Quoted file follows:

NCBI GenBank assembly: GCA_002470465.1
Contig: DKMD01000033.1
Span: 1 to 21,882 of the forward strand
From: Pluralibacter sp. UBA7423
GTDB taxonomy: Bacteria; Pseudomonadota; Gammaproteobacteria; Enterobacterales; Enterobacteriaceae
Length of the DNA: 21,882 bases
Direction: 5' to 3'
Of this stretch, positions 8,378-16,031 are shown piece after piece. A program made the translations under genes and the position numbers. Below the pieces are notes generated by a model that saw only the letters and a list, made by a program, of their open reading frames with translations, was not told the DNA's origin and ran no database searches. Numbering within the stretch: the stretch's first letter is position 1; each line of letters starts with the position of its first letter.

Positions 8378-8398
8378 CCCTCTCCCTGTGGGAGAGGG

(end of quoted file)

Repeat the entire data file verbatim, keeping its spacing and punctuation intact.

NCBI GenBank assembly: GCA_002470465.1
Contig: DKMD01000033.1
Span: 1 to 21,882 of the forward strand
From: Pluralibacter sp. UBA7423
GTDB taxonomy: Bacteria; Pseudomonadota; Gammaproteobacteria; Enterobacterales; Enterobacteriaceae
Length of the DNA: 21,882 bases
Direction: 5' to 3'
Of this stretch, positions 8,378-16,031 are shown piece after piece. A program made the translations under genes and the position numbers. Below the pieces are notes generated by a model that saw only the letters and a list, made by a program, of their open reading frames with translations, was not told the DNA's origin and ran no database searches. Numbering within the stretch: the stretch's first letter is position 1; each line of letters starts with the position of its first letter.

Positions 8378-8398
8378 CCCTCTCCCTGTGGGAGAGGG